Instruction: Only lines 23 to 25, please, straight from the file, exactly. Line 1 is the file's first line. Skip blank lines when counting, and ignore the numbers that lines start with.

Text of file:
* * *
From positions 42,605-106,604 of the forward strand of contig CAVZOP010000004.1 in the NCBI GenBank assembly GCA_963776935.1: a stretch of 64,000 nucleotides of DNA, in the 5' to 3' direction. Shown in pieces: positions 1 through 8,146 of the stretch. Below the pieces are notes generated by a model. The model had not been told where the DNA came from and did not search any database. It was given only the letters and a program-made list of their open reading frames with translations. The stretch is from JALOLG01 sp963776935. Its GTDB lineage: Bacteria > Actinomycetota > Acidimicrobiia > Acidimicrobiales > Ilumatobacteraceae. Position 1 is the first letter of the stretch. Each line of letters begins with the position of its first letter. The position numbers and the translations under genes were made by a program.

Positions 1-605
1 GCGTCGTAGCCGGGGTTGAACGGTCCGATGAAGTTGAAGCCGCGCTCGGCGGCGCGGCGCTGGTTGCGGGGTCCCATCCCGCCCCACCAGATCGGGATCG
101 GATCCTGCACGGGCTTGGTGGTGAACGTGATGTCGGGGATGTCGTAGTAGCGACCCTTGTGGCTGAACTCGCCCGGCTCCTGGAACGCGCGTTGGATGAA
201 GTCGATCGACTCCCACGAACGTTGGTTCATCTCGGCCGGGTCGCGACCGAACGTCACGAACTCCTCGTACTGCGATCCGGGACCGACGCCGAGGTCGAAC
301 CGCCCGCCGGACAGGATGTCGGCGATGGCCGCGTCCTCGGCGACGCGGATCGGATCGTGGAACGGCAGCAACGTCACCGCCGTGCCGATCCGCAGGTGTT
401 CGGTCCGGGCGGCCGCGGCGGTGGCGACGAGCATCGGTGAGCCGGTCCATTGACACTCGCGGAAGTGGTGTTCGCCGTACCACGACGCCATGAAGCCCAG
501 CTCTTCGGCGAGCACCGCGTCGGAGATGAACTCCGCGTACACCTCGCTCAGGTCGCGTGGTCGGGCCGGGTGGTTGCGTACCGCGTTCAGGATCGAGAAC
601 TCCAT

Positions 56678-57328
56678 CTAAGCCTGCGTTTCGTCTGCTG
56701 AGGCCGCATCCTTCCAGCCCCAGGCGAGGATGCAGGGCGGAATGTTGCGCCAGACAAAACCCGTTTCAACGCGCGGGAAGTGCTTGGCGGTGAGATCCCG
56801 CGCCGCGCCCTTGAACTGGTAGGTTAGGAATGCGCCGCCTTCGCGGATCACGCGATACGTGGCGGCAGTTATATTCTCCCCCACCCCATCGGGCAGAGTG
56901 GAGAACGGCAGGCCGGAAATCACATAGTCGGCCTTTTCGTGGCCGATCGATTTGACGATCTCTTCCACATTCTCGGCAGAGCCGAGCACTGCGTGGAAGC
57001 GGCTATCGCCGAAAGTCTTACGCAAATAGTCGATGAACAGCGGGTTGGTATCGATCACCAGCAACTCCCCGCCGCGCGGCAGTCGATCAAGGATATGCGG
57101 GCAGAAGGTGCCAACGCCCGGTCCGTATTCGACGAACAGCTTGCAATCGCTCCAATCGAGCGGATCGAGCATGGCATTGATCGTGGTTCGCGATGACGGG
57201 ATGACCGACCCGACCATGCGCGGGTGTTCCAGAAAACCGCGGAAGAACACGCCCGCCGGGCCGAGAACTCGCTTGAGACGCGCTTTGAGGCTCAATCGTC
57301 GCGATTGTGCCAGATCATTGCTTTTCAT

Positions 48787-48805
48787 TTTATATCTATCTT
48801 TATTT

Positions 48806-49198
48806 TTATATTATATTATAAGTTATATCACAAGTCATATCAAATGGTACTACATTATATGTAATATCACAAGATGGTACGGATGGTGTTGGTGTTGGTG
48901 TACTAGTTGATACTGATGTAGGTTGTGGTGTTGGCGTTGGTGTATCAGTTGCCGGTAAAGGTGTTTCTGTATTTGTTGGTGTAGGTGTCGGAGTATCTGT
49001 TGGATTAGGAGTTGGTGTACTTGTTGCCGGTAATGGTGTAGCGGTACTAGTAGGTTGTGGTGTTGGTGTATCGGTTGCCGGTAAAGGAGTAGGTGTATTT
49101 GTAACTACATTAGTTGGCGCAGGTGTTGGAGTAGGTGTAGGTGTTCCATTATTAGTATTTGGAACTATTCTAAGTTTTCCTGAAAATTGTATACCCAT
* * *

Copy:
48806 TTATATTATATTATAAGTTATATCACAAGTCATATCAAATGGTACTACATTATATGTAATATCACAAGATGGTACGGATGGTGTTGGTGTTGGTG
48901 TACTAGTTGATACTGATGTAGGTTGTGGTGTTGGCGTTGGTGTATCAGTTGCCGGTAAAGGTGTTTCTGTATTTGTTGGTGTAGGTGTCGGAGTATCTGT
49001 TGGATTAGGAGTTGGTGTACTTGTTGCCGGTAATGGTGTAGCGGTACTAGTAGGTTGTGGTGTTGGTGTATCGGTTGCCGGTAAAGGAGTAGGTGTATTT